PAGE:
The downwards spiral starts here. As cognitive decline sets in, our choices become weaker and weaker and we fall into a pattern, a habit, of giving ourselves a quick fix. The quick fix causes inflammation. The inflammation causes unhappiness. The unhappiness decreases our quality of life.

Take a look at the pioneering contributions of Dr. David Perlmutter, author of The Grain Brain and Dr. William Davis, author of The Fat Belly, and you will see clearly that much of the power of our health and happiness lies within our choices. My own life’s work is to this end. To help people move from crankiness to happiness; yes, to be a source of hope. My book, The BodyEnergy Longevity Prescription gives the recipe for this hope which includes nutrition.

Honoring The Elder

Honoring The Elder

Many cultures have a custom of honoring those older in community as elders. And elder has a connotation to it that leaves a sense in the mouth of wisdom, life experience, and worthiness of respect because they have made the journey for many years. In this connotation is a belief the persons have a value meant to be passed on. It is as though they have reconnoitered the land we are just beginning to tread.

In America the place of our seniors has been challenged. We are a free market society where each individual is honored for having control over their future, their success and what constitutes their personal stability. Working hard and working smart for what we want is esteemed highly, and considered the way success is achieved.

This is not unilaterally true, but there is truth in the observation. For years and years people of other nations have seen America as the place of ‘freedom and democracy,’ a place where one can achieve their dreams. These are qualities worth preserving as a way we can mature as a nation. The downside of this personal agency is the relative dismissal of the community as a collection of people all having something valuable to bring to the table. And when someone loses their ability to perform in the ways society sees as valuable, that very someone may be considered a burden or even one in need.

The middle ground is the constant invitation. To preserve free market and to preserve the value of each person based on another set of criteria instead of only one set of social norms.

Could we possibly create a new way to look at the seniors in our midst? Even if they may not be able, or want to, run a corporation to make multi-million dollar profits, they do have unique gifts to share to remind us of what life is about.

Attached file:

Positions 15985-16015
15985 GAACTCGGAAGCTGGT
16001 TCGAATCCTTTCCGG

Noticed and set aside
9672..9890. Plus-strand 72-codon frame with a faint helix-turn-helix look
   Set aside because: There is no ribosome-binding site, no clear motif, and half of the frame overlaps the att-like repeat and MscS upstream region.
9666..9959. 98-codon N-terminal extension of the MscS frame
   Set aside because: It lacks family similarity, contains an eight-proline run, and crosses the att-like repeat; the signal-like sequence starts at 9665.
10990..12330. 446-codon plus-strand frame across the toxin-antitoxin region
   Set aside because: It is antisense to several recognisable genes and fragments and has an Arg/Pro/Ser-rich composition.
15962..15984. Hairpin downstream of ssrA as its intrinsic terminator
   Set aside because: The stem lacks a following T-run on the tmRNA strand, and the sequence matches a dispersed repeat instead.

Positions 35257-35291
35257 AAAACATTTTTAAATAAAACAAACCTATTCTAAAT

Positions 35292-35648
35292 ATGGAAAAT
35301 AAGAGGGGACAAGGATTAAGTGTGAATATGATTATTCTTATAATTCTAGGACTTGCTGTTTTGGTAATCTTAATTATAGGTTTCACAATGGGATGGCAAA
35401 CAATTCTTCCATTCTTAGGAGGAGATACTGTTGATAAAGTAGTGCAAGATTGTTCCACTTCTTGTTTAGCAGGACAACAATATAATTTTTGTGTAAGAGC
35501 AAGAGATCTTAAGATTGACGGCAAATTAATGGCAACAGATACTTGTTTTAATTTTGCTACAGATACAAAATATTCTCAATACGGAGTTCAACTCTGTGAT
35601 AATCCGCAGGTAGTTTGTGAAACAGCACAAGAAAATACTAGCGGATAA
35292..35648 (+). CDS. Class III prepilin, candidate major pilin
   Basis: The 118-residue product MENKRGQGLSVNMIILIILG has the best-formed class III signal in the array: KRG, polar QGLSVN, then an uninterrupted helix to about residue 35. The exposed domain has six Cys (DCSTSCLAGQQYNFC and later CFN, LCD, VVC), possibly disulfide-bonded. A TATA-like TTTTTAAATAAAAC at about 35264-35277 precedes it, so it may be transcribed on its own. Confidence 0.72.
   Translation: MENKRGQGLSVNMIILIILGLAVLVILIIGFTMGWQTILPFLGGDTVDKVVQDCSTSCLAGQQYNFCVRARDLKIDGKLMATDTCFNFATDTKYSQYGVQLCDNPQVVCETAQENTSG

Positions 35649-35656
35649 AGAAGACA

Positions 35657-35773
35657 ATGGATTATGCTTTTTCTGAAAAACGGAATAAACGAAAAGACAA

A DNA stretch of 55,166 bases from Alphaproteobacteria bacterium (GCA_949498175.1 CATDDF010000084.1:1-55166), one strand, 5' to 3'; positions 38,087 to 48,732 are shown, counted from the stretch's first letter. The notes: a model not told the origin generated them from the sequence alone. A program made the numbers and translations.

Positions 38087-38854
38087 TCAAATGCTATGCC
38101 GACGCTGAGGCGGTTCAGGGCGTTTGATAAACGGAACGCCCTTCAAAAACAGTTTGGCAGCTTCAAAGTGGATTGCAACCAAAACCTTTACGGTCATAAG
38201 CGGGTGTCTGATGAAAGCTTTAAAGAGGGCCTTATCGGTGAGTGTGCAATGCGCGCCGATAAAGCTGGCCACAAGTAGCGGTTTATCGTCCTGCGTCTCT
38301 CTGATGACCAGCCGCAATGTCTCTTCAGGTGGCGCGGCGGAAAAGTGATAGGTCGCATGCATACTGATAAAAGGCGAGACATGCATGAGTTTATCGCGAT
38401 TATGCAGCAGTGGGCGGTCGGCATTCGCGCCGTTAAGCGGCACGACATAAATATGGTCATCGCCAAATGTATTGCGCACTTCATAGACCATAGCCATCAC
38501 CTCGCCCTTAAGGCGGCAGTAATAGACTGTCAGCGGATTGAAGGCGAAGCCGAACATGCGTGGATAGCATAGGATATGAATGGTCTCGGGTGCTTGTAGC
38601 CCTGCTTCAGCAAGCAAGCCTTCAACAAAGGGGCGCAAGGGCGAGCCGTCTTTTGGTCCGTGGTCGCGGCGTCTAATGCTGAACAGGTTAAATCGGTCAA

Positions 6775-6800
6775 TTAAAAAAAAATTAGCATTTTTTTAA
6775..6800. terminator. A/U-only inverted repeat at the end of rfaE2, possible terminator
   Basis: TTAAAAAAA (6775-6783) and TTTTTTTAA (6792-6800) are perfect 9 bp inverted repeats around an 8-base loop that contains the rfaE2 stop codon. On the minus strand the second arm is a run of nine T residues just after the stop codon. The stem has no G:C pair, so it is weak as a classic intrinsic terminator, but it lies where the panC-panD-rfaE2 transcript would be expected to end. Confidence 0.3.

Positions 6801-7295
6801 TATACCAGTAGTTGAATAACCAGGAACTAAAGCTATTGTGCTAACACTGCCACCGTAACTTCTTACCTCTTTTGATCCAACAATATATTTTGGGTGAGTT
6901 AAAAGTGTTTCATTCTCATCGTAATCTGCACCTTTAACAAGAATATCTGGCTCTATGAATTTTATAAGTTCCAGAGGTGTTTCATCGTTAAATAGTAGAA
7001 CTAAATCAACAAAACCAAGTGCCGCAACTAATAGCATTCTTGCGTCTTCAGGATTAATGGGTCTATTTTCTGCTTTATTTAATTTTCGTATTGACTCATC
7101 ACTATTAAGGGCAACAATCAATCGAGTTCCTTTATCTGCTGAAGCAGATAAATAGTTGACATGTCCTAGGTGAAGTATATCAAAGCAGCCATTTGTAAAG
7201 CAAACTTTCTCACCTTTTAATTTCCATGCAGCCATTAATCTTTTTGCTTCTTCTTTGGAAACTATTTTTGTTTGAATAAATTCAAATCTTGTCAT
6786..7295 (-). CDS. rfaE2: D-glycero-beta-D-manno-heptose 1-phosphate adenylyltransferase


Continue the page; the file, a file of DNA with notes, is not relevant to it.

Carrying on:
As the American dream breaks down before our eyes we have the chance to let the shakeup lead us to a new paradigm. One factor would be to redefine our relationship to those aging among us.

Elders. We could begin to see seniors as elders. The very word differs from the latter. Senior denotes a chronological fact. Elder connotes a relationship to those around them.

Beginning to shift this term leads to practical implications. It leads us to ask different questions. Instead of asking, ‘What nursing home will take care of our seniors?’ We could ask, ‘What type of medical care would preserve the health of our elders so we can continue to have them and their gifts among us?’

This new question leads down a very new road, already paved with alternative modalities for health, new research in the field of gerontology, and even options of social paradigms offering a quality of life for our elders happening in our very midst.

Let’s ask new questions, therein we find answers to a new paradigm to honor our elders.

What Is Normal Aging Anyway?

What Is Normal Aging Anyway?

This article poses a simple question. But is the question really that simple? How would you answer it- ‘What is normal aging, anyway?’

It seems that one of the advantages of the globalization effects of the internet and technology is the shake up to our ideas of what is normal. We are exposed to all sorts of cultures and individuals telling their stories of getting older, or belying the aging process. We hear how people in China age differently based on their diet and culture. We hear how some live to be over a hundred and others die in their sixties. And even though formulas are created to tell us if we do what ‘they’ do we too will live longer, is it so?